CONCOURSE, the Bronx (PIX11) — A subway worker who was badly beaten on the job when he stepped in to assist two passengers, according to police, was in court Friday seeking justice against the man charged with assaulting him.

Anthony Nelson was attacked on Thursday of last week at the Pelham Bay Park subway station, where he works. Two women customers alerted him to a man who they said was harassing other passengers, according to prosecutors. When Nelson went to investigate, they said, he was beaten in the face and upper body by the man Nelson had come to check on.

That man, Alexander Wright, 49, had a hearing this past Tuesday to determine if grand jury action should be taken in the case. That hearing got continued to Friday.

At court on Friday was Nelson; members of his family; a couple of dozen members of his union, the Transport Workers Union; as well as the head of the MTA, CEO Janno Lieber, along with the president of the subway and bus system, Richard Davey, of New York City Transit.

Not present in court was the defendant, Alexander Wright. He’d waived his right to appear in person for the hearing. That didn’t stop the proceedings from going ahead. A judge ruled that a grand jury action could occur, and shortly thereafter, there was a grand jury indictment.

It was unsealed in court, to applause from Nelson’s supporters, who’d filled the gallery. It said that Wright formally faces felony assault and harassment charges. He continues to be held on $5,000 bail.

The subway worker’s family and the TWU had previously said that they’d hoped that the amount would have been higher. However, on Friday, Nashia Nelson, the subway worker’s sister, said that they’re moving ahead.

“We pray that he won’t be able to make the bail,” she said at a news conference after the indictment was unsealed. “The bail, we’re not even going to think about the bail. He’s indicted, and that’s the most important thing for us.”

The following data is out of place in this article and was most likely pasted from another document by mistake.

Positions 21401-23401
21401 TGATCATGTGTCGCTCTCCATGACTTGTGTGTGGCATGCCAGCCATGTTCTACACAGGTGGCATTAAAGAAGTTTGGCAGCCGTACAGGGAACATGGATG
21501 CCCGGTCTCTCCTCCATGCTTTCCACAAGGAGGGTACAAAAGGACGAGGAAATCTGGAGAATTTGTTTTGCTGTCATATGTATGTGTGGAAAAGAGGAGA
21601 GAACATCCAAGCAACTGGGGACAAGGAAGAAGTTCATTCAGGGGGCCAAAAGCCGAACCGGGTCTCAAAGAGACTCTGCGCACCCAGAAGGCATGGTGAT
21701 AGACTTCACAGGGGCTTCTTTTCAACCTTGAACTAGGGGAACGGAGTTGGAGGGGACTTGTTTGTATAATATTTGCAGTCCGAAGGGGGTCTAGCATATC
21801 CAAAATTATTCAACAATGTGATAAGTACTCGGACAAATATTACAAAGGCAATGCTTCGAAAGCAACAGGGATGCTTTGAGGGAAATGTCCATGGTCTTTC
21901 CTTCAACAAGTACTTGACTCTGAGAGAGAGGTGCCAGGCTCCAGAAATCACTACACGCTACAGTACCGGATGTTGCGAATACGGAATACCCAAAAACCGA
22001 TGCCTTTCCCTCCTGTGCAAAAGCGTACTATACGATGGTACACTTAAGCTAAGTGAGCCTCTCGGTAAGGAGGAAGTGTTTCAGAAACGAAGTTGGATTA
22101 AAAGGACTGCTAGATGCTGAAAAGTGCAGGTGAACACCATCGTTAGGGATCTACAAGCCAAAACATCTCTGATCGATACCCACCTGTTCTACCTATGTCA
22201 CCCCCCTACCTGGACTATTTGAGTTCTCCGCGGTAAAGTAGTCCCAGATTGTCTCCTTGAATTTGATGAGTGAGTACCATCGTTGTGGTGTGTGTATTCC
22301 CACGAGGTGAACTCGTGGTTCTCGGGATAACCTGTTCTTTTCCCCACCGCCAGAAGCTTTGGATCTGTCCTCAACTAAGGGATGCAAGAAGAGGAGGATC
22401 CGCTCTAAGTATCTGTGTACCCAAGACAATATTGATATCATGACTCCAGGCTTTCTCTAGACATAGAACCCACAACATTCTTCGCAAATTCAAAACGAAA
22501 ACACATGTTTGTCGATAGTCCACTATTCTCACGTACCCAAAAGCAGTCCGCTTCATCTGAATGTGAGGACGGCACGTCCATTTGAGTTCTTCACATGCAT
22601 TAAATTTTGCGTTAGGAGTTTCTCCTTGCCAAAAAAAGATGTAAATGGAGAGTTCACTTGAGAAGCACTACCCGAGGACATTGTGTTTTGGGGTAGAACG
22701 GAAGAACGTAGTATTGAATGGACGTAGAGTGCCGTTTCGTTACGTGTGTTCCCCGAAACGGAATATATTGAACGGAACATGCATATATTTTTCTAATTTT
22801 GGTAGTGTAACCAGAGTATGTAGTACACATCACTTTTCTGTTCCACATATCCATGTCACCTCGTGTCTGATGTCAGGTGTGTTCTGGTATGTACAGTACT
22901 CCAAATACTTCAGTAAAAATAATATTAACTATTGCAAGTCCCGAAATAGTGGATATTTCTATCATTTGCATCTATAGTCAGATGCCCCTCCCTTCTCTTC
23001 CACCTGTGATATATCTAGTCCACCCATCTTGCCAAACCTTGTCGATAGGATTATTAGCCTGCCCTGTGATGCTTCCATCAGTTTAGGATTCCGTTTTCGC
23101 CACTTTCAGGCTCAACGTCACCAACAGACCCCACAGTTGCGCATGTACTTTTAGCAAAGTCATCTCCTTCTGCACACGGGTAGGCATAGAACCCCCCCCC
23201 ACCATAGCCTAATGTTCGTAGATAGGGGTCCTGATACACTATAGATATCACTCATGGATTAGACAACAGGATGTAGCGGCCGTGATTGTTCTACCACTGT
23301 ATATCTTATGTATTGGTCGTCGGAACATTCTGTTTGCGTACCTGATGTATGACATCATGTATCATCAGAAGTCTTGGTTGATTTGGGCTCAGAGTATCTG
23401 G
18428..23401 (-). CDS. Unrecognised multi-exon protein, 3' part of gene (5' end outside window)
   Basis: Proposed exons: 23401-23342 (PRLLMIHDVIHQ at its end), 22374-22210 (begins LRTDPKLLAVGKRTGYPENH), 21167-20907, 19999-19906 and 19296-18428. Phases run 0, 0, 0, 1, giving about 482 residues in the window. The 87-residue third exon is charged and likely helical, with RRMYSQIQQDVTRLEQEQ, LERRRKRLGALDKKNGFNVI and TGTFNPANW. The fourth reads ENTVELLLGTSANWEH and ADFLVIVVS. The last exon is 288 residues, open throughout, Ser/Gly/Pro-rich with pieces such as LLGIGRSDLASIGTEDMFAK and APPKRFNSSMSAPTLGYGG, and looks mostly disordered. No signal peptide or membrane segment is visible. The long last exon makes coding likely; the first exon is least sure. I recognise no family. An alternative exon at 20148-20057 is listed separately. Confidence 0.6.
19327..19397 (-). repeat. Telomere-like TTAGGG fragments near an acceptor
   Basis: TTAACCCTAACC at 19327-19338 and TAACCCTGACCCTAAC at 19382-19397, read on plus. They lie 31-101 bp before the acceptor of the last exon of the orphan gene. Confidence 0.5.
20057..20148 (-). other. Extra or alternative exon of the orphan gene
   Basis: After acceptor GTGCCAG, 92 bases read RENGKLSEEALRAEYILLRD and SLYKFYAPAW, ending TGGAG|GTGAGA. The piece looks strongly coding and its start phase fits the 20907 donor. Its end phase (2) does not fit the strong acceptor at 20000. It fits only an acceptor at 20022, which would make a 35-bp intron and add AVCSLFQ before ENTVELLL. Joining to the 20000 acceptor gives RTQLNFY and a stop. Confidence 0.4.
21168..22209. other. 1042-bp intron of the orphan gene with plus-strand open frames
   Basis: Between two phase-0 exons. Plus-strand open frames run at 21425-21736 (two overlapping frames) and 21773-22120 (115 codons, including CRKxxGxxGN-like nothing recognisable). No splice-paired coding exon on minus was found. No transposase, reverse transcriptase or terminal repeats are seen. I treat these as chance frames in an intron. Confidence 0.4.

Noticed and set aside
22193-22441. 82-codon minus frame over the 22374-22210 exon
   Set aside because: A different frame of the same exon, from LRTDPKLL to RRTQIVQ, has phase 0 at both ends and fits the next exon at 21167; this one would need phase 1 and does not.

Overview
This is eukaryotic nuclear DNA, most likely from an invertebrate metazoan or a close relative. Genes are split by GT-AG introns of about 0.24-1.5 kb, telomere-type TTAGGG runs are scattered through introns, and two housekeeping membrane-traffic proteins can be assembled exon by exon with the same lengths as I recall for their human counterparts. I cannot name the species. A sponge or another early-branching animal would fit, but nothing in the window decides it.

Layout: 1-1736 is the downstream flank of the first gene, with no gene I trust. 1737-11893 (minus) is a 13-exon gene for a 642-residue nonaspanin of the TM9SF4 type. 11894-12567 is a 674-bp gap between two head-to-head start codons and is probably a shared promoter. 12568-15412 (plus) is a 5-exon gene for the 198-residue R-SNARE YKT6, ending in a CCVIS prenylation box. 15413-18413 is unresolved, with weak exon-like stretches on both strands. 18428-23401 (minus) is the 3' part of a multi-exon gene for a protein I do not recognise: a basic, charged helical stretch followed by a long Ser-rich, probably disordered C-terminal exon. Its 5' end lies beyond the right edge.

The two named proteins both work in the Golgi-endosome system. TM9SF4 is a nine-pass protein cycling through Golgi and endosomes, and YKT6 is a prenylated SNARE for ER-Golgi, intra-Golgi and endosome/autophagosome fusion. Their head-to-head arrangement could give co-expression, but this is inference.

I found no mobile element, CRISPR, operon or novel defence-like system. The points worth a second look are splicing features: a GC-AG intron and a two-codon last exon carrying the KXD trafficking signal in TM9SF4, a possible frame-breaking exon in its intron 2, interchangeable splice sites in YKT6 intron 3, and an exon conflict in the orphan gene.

If found guilty, Wright faces up to seven years in prison. MTA Chair Lieber also said that he’d sent a letter to Bronx prosecutors calling for enforcement of a law that would ban Wright from public transit for three years after serving prison time, if he’s convicted.

“It’s a strong message that we’re not gonna put up with this anymore,” Lieber said. “We don’t put up with violence against our passengers, and especially against our workforce.”

Nelson’s sister also said that the city needs to do all it can to boost protection. She called her brother’s case just one among too many.

“I ride the subway every day,” she said. “I’m still gonna be nervous,” despite Wright being in custody, she continued.

“I’m still gonna be because just like Alexander Wright, there’s still other people out there like that.”

Wright is set to return to court on Sept. 6 for his arraignment. He will be at that hearing. Defendants are required to be at arraignments in person.